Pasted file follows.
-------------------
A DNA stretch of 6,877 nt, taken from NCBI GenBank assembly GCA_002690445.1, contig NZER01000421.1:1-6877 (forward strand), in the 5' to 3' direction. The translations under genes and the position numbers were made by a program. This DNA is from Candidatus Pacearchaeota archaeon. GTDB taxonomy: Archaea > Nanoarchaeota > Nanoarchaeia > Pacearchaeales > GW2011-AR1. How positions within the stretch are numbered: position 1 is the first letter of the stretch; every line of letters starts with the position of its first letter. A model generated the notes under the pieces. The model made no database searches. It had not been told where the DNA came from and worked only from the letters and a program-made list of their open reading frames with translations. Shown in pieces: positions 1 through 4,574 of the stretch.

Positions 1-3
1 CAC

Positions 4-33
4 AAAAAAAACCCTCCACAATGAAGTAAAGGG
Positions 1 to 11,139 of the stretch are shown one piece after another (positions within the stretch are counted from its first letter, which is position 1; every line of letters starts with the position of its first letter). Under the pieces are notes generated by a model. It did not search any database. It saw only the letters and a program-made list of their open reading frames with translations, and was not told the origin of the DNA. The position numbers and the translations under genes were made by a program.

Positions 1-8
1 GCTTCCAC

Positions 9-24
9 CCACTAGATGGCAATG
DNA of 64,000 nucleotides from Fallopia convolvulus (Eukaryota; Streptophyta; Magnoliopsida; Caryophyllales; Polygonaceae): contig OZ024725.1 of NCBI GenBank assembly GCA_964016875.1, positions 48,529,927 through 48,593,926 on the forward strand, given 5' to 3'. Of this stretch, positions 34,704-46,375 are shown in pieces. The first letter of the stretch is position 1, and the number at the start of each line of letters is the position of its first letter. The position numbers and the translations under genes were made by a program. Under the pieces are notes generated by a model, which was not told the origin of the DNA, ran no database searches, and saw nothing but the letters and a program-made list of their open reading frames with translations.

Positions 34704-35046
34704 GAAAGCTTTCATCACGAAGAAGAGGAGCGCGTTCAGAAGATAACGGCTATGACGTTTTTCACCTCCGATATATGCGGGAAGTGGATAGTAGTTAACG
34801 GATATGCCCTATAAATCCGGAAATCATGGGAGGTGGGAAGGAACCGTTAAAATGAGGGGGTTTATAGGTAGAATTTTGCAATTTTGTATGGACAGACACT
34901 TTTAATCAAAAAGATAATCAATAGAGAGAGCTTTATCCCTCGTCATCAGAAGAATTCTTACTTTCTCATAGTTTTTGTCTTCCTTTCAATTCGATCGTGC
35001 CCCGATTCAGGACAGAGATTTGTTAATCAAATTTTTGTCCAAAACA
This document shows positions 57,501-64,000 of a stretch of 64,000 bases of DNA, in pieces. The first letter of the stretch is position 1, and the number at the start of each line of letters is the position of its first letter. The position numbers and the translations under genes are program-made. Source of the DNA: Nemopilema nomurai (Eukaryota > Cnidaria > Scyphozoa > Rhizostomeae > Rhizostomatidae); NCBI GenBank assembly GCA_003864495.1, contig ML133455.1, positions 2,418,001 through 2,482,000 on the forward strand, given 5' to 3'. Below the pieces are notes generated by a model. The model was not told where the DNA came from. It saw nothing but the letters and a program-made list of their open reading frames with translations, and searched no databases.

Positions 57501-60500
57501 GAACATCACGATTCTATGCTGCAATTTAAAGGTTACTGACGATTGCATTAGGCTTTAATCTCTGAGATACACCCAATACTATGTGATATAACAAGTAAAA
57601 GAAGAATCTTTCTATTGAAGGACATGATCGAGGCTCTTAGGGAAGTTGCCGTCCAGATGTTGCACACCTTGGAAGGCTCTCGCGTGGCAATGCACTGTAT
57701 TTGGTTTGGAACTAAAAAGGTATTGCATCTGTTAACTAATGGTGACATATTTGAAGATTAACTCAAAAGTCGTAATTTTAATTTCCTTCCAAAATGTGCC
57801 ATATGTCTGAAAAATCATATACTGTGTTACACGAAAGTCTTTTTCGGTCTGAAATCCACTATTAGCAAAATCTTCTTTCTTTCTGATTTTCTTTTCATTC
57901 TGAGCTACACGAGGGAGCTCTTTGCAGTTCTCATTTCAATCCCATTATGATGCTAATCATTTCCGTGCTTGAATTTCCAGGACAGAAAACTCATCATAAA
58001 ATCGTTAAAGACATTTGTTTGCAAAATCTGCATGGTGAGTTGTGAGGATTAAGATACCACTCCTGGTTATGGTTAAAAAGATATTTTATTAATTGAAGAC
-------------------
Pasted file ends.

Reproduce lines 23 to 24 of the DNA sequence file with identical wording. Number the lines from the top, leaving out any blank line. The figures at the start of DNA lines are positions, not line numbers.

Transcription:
57901 TGAGCTACACGAGGGAGCTCTTTGCAGTTCTCATTTCAATCCCATTATGATGCTAATCATTTCCGTGCTTGAATTTCCAGGACAGAAAACTCATCATAAA
58001 ATCGTTAAAGACATTTGTTTGCAAAATCTGCATGGTGAGTTGTGAGGATTAAGATACCACTCCTGGTTATGGTTAAAAAGATATTTTATTAATTGAAGAC